Mathur VS.  Swan SK.  Lambrecht LJ.  Anjum S.  Fellmann J.  McGuire D.  Epstein M.  Luther RR.  The effects of fenoldopam, a selective dopamine receptor agonist, on systemic and renal hemodynamics in normotensive subjects  Critical Care Medicine.  27(9):1832-7, 1999.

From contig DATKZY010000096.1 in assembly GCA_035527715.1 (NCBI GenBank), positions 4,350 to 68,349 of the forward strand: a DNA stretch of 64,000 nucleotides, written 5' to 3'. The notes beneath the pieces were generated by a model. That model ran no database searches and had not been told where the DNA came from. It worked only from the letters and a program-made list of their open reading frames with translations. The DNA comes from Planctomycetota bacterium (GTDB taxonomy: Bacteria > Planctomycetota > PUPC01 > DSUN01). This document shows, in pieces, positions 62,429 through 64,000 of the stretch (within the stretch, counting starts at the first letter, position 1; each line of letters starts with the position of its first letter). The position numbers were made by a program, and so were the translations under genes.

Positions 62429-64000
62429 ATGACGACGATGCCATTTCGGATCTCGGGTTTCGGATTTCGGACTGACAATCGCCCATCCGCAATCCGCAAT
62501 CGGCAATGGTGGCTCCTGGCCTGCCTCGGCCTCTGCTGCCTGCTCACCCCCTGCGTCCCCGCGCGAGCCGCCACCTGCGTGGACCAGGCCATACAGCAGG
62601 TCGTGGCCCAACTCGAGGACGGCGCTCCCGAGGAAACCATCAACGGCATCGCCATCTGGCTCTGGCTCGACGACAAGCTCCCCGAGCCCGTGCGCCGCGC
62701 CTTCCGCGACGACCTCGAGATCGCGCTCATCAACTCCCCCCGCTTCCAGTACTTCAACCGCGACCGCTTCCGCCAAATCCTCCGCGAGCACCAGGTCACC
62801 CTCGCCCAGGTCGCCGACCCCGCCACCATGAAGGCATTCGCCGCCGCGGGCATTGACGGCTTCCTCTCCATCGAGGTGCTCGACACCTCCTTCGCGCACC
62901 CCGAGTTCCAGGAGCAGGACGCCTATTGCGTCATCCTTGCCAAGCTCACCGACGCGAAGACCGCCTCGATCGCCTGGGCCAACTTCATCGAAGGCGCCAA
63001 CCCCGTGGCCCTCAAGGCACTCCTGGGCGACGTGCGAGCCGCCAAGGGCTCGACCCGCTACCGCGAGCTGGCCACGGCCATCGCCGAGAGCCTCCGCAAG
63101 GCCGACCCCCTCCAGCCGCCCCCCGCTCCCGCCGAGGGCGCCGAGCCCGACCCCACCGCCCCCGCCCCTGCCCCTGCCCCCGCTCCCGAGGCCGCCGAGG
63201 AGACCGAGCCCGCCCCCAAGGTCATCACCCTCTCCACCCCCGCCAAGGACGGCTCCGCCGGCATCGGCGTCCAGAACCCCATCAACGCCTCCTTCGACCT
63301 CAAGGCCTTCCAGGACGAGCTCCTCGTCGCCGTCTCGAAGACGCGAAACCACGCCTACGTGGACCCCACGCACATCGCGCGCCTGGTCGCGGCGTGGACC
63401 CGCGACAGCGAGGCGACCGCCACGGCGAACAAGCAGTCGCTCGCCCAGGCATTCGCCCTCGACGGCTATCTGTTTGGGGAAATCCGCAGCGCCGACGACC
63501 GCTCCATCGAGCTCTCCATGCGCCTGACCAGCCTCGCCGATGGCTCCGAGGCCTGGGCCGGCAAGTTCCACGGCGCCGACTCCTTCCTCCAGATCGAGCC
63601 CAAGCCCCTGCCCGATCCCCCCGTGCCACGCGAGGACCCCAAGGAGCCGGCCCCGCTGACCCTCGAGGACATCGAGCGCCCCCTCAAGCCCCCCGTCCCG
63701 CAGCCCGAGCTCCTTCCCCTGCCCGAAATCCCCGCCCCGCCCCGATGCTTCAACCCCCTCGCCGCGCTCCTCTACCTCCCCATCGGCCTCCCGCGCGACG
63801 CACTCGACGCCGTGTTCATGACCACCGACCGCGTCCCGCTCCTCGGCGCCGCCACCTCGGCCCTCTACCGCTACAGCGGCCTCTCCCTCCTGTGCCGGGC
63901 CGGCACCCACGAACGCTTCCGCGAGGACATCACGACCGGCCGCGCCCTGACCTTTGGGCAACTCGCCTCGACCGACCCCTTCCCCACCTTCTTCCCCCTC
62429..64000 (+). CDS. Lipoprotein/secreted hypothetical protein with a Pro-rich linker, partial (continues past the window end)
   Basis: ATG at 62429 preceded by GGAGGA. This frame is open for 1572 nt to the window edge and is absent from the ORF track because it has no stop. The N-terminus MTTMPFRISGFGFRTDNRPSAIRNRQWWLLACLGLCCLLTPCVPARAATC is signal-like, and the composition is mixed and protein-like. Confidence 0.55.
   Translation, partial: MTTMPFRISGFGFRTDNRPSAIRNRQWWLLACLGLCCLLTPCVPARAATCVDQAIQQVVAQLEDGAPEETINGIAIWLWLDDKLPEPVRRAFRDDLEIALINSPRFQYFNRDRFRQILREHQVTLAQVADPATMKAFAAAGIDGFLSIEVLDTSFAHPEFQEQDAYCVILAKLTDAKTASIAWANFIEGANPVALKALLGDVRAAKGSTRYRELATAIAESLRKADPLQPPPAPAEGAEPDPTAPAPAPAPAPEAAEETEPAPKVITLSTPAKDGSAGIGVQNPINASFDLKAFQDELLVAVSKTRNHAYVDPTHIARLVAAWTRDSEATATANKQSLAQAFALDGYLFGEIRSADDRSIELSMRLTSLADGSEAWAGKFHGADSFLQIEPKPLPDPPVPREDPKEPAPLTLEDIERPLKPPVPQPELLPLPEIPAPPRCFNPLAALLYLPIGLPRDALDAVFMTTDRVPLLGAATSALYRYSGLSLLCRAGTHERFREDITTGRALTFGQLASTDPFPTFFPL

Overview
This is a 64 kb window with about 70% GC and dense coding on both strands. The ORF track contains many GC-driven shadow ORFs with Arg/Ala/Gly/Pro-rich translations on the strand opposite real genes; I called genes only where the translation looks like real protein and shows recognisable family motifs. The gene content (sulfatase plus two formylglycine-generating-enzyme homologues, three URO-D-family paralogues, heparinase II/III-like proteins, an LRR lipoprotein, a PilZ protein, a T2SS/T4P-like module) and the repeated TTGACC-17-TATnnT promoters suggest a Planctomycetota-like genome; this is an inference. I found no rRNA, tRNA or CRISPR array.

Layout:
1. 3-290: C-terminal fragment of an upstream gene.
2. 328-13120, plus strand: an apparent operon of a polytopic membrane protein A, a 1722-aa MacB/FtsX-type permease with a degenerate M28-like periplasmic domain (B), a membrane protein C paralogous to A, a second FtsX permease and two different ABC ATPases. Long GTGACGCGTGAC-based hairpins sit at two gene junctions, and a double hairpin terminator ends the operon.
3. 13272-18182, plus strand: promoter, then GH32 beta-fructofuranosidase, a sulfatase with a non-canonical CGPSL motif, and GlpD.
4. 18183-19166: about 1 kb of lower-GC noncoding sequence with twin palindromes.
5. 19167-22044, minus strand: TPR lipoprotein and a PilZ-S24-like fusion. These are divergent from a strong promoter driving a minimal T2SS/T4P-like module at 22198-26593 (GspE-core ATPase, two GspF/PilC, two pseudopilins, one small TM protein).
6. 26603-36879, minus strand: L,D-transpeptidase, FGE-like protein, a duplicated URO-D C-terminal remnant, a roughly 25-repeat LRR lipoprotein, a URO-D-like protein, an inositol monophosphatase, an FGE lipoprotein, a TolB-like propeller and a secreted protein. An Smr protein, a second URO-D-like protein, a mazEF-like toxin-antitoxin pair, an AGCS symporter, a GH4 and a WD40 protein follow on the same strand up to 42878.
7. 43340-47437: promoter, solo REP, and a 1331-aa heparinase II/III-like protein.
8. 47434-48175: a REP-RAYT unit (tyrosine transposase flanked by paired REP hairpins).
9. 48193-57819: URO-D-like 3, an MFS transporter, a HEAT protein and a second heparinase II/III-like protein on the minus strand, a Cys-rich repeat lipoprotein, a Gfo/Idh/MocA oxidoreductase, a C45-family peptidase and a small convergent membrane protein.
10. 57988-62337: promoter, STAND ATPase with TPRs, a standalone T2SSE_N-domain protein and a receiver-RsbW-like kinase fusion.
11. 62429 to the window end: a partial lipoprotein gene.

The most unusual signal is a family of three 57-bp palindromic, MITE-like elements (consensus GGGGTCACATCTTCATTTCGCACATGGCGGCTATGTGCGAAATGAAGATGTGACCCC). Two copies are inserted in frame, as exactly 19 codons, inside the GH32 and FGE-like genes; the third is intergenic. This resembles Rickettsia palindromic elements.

Acute renal failure, frequently a consequence of renal vasoconstriction and subsequent renal ischemia, is a common problem for which no proven preventive or therapeutic agents exist. Fenoldopam, a selective dopamine-1 receptor agonist that causes both systemic and renal arteriolar vasodilation, decreases blood pressure, increases renal blood flow, and maintains or improves the glomerular filtration rate in hypertensive patients.  The authors studied doses of fenoldopam that increase renal blood flow without inducing hypotension in normotensive volunteers; and explored the role of volume status (sodium replete vs. deplete) in producing these effects.  In a randomized, double-blind, placebo-controlled, cross-over study in a clinical research unit, 14 normal male volunteers were studied.  Renal plasma flow (para-aminohippurate clearance) and glomerular filtration rate (inulin clearance) were measured during three fixed, escalating doses of fenoldopam (0.03, 0.1, and 0.3 mcg/kg/min) on both a high-sodium and a low-sodium diet. The authors found that fenoldopam significantly increased renal plasma flow in a dose-dependent manner compared with placebo: 670 +/- 148 vs. 576 +/- 85 mUmin at 0.03 mcg/kg/min; 777 +/- 172 vs. 579 +/- 80 mUmin at 0.1 mcg/kg/min; and 784 +/- 170 vs. 592 +/- 165 mUmin at 0.3 mcg/kg/min (p < .05 fenoldopam vs. placebo at all three doses). Glomerular filtration rate was maintained. At the lowest dose (i.e., 0.03 mcg/kg/min), significant renal blood flow increases occurred without changes in systemic blood pressure or heart rate. At 0.1 and 0.3 mcg/kg/ min, systolic blood pressure did not change, but diastolic blood pressure was slightly lower in the fenoldopam group than in the placebo group: 62.5 +/- 6.4 vs. 63.6 +/- 2.6 mm Hg, respectively, at 0.3 mcg/kg/min (p < .05). None of the effects of fenoldopam were altered by volume status.  The authors conclude that fenoldopam increased renal blood flow in a dose-dependent manner compared with placebo, and, at the lowest dose, significantly increased renal blood flow occurred without changes in systemic blood pressure or heart rate. These findings will be useful in designing future studies exploring the role of fenoldopam in preventing or treating renal failure in patients who are not hypertensive.